By Chris Clackum, NBC News
As tempting as it may be right now that some additive or gadget that will increase fuel efficiency, automotive experts say: don't fall for it.
Philip Reed at Edmunds.com says the old ways are still the most effective ways to increase fuel efficiency namely, adjusting your driving habits like letting off the accelerator.
"High speeds are gas-wasters and it's particularly true over 70 mph because of the aerodynamics," said Reed.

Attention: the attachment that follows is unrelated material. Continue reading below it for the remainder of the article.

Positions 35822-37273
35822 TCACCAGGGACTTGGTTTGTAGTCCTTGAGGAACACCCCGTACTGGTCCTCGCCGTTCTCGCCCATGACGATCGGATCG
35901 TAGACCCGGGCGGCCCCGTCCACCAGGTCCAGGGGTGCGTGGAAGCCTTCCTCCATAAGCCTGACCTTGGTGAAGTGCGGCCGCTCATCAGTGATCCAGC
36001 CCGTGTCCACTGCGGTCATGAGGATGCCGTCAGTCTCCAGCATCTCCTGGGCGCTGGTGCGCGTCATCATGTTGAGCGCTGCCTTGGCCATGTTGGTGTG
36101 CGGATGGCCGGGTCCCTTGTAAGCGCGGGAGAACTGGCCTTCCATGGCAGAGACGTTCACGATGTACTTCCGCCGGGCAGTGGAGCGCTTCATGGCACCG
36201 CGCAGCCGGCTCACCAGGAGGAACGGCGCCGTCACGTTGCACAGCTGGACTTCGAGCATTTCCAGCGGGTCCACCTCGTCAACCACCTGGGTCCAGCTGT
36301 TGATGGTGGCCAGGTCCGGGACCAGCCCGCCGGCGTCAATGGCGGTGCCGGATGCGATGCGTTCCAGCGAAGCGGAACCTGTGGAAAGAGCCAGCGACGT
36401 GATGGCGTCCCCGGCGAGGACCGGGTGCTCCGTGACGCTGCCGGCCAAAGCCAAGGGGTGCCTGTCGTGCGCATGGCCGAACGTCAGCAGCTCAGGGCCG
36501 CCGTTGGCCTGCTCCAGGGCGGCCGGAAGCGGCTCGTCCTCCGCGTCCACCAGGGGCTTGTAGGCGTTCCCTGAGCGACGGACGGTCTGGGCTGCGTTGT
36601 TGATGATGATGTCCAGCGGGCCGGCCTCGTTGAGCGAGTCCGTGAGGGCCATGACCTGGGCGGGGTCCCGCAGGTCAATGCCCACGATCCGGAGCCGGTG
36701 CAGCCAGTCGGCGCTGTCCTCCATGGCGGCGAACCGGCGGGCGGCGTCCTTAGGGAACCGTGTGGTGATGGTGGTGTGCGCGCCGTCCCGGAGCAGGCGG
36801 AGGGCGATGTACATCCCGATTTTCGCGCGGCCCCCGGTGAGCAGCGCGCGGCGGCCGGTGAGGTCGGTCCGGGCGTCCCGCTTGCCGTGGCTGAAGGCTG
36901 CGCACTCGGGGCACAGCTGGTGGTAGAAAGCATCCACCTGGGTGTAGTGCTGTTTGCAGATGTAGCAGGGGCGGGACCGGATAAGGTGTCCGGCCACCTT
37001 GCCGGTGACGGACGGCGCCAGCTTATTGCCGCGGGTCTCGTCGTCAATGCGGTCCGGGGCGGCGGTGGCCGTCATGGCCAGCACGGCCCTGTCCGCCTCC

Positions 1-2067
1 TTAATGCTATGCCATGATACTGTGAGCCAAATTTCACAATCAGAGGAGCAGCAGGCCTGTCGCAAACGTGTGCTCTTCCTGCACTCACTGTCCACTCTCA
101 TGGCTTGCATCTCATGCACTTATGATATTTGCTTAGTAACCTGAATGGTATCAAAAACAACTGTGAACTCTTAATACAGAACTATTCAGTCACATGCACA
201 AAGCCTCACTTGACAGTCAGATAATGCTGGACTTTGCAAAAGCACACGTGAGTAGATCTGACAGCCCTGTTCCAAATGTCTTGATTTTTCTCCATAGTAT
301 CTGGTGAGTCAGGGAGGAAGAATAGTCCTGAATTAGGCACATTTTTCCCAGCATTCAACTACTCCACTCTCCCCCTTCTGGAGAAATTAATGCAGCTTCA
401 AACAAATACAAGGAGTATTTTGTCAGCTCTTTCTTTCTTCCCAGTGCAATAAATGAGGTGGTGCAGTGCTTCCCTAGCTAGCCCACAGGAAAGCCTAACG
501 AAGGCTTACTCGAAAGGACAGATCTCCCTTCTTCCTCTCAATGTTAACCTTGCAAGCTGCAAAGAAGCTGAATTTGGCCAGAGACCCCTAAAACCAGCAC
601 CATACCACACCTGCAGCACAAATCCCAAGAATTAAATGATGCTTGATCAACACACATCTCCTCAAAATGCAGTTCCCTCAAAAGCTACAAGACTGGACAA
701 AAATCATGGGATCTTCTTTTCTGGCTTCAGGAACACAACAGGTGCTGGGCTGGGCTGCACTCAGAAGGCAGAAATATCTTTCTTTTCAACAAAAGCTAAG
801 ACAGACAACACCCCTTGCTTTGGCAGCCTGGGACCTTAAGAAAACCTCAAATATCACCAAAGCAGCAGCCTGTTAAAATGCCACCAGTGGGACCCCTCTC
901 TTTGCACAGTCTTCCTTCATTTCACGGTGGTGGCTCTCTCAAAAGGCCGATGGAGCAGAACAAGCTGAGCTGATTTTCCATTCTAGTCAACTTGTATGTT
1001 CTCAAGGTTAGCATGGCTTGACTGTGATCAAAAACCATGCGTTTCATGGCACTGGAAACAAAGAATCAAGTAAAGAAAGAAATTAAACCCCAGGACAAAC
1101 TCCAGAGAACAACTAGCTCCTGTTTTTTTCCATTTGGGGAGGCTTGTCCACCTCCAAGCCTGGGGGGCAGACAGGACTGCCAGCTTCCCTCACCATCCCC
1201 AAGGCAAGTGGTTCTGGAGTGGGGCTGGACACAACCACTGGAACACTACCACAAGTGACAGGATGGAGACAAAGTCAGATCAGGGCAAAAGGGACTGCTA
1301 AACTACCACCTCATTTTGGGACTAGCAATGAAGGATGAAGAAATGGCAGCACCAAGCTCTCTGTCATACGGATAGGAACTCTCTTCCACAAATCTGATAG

For each five miles per hour above 50, add a quarter to the cost of a gallon of gas.
A car left running in idle is guzzling more than we realize, and try walking instead of taking short drives, because those short drives are the most inefficient.
When buying gas, know whether high test is required for your vehicle or if it just recommended.
"If it's merely recommended you could experiment with a lower grade of gasoline, either mid-grade or regular, and save quite a bit of money," said Reed.
Another way to measure gas mileage is to do it yourself by comparing the number of miles you get from one tankful to another.